The difficulty in using a window for both admission of light and air is that its size and location for the best day lighting often conflict with the size and location which produce the best ventilation.
The principles of air movement as applied to houses are:
- Air moves because of differences in temperature or differences in pressure. In single storey homes, the movement of air because of differences in temperature is negligible. The placement of windows in these homes therefore, should be governed by movement of air due to pressure differences.
- A high pressure area is created when air strikes a building. Low pressure areas are created as the air moves over and around the building. Air flows into a home through openings in the wall against which the wind blows. The wall acts as a dam, causing the air pressure to build up. Air flows out of a home because of differences in pressure. It moves from high pressure areas inside the home, through openings to areas of lower pressure outside the home.
- To speed the movement of air within a room, the openings through which the air leaves the home should be larger than those through which it enters. Obstacles in the path of moving air cause it to change direction, thus slowing it down, i.e. trees, shrubbery or fences on the outside; partitions, walls, or furniture on the inside. Because the cooling effect of air in summer depends on its speed, obstructions which slow the movement of air should be kept to a minimum.
- The angle at which the air enters and leaves the room is the controlling influence on the pattern of air movement within the home. This angle depends on the location and type of window. Refer to the following tips to select and locate windows for the best ventilation.
- Provide ventilation openings in excess of 10% of the floor area of a room. This is a general rule of thumb. Most building codes have established minimums of 4-5% of the floor area, but just as large glass areas provide daylight for cloudy days, sufficient ventilation openings can offer relief on warm, sultry days.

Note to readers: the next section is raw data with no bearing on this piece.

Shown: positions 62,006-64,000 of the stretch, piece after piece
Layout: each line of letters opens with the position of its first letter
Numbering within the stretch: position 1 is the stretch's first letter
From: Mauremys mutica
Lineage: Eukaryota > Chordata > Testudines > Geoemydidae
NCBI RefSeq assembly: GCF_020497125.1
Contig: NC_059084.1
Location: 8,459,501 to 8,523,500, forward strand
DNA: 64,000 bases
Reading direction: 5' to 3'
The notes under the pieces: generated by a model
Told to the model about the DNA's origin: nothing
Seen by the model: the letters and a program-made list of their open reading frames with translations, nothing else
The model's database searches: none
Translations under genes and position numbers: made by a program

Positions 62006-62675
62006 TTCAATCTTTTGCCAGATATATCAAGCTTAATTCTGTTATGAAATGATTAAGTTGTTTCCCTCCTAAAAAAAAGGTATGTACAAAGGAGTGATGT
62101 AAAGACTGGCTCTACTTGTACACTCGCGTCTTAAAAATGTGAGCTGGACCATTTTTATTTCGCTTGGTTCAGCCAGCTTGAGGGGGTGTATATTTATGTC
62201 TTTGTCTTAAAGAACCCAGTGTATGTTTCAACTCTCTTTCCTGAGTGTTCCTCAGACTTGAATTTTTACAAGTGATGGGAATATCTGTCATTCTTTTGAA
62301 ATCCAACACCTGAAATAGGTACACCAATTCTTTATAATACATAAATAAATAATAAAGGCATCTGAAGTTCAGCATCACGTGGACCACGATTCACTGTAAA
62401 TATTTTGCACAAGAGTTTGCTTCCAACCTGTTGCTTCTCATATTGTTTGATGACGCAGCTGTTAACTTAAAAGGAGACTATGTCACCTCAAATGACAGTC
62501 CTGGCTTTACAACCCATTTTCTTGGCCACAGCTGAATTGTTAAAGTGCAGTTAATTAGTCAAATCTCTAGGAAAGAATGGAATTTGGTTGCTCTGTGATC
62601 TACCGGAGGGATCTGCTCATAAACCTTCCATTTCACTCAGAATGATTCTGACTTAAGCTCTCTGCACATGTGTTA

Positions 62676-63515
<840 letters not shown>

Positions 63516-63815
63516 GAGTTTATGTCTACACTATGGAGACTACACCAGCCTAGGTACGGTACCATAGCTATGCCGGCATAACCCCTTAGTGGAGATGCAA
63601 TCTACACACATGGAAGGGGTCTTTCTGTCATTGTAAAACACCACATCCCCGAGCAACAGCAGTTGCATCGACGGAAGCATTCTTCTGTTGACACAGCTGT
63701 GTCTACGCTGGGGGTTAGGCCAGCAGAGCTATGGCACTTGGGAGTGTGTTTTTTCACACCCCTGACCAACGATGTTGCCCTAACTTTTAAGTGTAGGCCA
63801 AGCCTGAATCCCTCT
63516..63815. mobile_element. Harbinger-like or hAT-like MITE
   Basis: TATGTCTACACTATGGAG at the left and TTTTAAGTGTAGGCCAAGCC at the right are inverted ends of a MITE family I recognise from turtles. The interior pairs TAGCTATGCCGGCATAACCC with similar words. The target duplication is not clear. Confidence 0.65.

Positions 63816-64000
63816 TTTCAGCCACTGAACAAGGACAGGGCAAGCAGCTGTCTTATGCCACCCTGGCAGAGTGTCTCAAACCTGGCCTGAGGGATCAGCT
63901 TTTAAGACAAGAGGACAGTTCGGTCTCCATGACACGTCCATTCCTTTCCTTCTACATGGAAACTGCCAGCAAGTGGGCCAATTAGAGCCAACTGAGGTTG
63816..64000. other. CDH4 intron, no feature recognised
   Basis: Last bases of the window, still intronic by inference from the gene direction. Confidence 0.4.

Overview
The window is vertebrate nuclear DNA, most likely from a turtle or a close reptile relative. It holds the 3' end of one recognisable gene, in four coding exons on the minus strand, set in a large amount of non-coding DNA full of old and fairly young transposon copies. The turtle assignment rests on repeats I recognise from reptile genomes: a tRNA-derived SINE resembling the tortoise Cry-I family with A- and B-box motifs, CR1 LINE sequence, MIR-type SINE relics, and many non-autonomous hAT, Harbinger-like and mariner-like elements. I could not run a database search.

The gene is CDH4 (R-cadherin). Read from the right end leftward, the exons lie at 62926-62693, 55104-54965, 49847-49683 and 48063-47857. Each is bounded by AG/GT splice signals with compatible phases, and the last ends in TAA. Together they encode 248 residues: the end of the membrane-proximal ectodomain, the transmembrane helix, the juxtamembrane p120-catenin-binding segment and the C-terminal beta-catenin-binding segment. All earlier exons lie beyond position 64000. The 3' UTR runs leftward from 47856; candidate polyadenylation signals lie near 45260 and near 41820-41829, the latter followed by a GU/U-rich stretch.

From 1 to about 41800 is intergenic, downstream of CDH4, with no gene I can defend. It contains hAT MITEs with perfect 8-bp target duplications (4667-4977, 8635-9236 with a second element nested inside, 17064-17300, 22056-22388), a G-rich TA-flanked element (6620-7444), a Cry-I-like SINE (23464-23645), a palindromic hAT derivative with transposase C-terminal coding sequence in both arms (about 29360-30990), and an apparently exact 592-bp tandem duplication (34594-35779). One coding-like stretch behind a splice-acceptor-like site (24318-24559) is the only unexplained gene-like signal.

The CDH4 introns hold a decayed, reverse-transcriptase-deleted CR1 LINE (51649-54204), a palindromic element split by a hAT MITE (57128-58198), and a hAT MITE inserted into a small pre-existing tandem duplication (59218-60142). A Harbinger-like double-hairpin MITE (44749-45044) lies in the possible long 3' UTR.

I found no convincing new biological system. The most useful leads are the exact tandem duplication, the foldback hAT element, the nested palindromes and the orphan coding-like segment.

- Locate the house and the ventilation openings to take full advantage of prevailing breezes. Do this by determining the high and low pressure areas as defined by the shape of the house - the walls which the breeze will strike and the walls around which the air moves. Allow for changing wind directions.
- Locate windows so as to effect the best movement of air across the room and within the level that occupants sit and stand. Do this by placing windows away from exterior corners and placing horizontal sliding, casement and awning windows in the lower part of the wall since these window styles cannot direct the movement of air downward.
- Plan landscaping, interior partitions, and furniture so they do not interfere with air movement. If possible, place the house so that existing buildings and hills do not divert the wind away from the house. Avoid setting trees, shrubbery and fences in the path of the breeze.
A high pressure area is created when air
strikes a building. Low pressure areas are created
as air moves over and around a building.
Air moves through the house because of differences
in pressure. Partitions slow down the movement
of air and divert its path.
Obstacles in the path of moving air slow it down and
divert its flow away from the windows.
Full advantage of breeze is obtained when there are no obstructions.
Place windows away from exterior corners to achieve the best
air movement across room. The flow of air when
corner windows are used is indicated by the dotted arrow.